Harare, Zimbabwe (with Photos)

This is an update of an earlier article I wrote in 2010, in commemoration of Zimbabwe’s historic political transition after 37 years of rule by former president Robert Mugabe.

I arrived in Harare, Zimbabwe at dusk after a long day on the road.

I had left Malawi in the morning and drove the last stretch of highway on my 400 mile (700 kilometer) road trip through Southern Africa.  The journey through Zambia, Malawi, Mozambique, and Zimbabwe offered fascinating glimpses of the continent through a car windshield.

I was exhausted by the time I pulled into the hotel in downtown Harare in my oversize sports utility vehicle (SUV), not only from the long drive but also from the eclectic scenery that passed before my eyes. I saw my life pass before my eyes when a semi-truck came at me full bore in my lane as it tried to pass another truck. I frantically pulled over to the shoulder in an emergency. When the dust settled, and I stopped hyperventilating, I thanked God for preventing a head-on collision or a rollover in the middle of nowhere.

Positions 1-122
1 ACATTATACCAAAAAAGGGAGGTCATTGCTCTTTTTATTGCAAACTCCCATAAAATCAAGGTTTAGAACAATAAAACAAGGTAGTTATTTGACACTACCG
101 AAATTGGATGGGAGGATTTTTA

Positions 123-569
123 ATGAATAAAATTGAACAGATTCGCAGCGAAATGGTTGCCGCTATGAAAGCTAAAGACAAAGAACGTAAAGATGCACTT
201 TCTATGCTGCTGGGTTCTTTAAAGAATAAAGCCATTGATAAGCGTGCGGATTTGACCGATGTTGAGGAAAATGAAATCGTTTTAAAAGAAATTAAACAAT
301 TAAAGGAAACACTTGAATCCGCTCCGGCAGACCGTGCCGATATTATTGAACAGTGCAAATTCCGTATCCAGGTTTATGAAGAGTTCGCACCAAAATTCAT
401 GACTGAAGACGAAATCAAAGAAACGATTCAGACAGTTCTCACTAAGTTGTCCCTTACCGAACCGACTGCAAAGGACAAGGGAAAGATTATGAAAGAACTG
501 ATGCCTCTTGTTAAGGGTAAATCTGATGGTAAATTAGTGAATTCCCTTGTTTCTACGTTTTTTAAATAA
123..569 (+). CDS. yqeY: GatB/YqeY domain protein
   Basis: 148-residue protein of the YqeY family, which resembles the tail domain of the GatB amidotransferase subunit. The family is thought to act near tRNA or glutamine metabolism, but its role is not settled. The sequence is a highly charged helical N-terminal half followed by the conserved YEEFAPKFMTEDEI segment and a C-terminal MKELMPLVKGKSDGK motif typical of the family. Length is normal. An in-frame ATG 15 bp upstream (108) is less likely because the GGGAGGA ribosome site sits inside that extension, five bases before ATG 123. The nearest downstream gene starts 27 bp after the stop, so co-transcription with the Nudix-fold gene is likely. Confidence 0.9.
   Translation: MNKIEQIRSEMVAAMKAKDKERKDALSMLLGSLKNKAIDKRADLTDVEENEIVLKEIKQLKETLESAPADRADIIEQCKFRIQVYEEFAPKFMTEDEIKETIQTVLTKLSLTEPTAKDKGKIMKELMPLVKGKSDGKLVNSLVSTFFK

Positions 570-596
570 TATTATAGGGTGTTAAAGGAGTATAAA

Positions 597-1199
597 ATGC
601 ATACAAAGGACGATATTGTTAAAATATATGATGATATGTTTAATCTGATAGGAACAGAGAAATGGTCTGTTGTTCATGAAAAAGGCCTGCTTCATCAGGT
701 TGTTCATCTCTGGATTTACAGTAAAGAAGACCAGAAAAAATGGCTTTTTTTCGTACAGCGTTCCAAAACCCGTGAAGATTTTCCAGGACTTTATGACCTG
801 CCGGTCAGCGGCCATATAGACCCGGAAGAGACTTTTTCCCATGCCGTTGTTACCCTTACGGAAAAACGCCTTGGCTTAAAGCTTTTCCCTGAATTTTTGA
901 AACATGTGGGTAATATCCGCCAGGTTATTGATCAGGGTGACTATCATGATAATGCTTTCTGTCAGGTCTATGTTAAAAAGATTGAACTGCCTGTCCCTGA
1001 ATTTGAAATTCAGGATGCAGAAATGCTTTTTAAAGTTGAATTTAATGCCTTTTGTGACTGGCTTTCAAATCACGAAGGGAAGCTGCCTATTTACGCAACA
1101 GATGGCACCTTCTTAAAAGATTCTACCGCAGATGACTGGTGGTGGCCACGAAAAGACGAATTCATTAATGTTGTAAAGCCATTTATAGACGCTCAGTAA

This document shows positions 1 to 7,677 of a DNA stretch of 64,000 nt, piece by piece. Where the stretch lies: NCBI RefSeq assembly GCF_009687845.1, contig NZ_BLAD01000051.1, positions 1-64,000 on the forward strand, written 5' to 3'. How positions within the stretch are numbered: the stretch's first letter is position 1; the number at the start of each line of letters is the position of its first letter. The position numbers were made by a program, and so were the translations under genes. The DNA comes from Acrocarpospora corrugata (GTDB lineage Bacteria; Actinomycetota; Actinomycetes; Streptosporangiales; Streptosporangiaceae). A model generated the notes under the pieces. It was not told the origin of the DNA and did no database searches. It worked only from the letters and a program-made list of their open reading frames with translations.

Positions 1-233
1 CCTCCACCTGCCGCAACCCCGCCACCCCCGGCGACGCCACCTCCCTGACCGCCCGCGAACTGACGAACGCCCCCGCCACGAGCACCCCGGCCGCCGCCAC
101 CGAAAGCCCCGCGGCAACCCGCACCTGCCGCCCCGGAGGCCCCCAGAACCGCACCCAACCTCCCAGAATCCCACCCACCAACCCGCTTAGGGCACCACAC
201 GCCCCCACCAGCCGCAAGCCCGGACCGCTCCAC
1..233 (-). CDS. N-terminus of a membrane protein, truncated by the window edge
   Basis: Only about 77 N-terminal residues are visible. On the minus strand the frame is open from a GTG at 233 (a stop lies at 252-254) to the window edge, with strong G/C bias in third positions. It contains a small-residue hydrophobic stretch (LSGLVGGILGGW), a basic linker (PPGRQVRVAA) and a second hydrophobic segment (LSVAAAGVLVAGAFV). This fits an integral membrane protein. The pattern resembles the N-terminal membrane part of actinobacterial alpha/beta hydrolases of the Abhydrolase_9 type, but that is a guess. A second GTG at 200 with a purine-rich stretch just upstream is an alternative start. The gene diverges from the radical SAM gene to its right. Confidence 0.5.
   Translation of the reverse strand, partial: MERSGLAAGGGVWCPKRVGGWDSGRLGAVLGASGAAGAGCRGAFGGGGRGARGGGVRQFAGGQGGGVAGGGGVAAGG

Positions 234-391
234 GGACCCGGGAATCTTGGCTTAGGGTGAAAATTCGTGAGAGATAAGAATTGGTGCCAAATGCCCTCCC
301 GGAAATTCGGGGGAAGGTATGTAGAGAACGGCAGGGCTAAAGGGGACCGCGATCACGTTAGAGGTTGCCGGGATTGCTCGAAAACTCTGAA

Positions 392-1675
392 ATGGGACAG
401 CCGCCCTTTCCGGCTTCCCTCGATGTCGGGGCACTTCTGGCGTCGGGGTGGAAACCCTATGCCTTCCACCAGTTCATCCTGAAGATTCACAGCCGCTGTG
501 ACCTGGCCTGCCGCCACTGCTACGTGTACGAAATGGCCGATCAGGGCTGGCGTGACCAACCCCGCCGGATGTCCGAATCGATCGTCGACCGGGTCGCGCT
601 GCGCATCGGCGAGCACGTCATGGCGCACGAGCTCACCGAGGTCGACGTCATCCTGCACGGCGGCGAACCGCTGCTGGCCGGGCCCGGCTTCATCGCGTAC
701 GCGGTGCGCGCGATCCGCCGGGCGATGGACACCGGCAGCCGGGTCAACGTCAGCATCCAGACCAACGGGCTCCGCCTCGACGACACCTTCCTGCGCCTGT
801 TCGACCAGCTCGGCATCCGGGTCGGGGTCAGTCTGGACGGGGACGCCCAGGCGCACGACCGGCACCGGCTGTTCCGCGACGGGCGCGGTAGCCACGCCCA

I didn’t know what to expect when I arrived in Harare. Once known as Salisbury, the capital of the former British colony known as Rhodesia, Harare was at one time of the most modern cities in Africa. Three decades after Zimbabwe’s founding, however, Harare had fallen on hard times. I’d read cautionary tales in the newspapers and heard stories recounted by Zimbabweans in the diaspora. With its economy in tatters, the country had been wrecked by hyperinflation in 2009. The Zimbabwean dollar collapsed, denominated in the trillions before it was taken out of circulation and replaced with the U.S. dollar and South African Rand as the country’s de facto currencies. I read about the lack of goods, including fuel and food, and the outbreaks of pandemics such as cholera.  If one believed the stories told by the international media about Harare, one would think that it was a veritable disaster area when I arrived in 2010. I read so many negative news stories about Zimbabwe that I discovered preconceived notions had tainted my expectations, leaving me the impression that what had once been a shining star in Africa was but a shadow of its former self.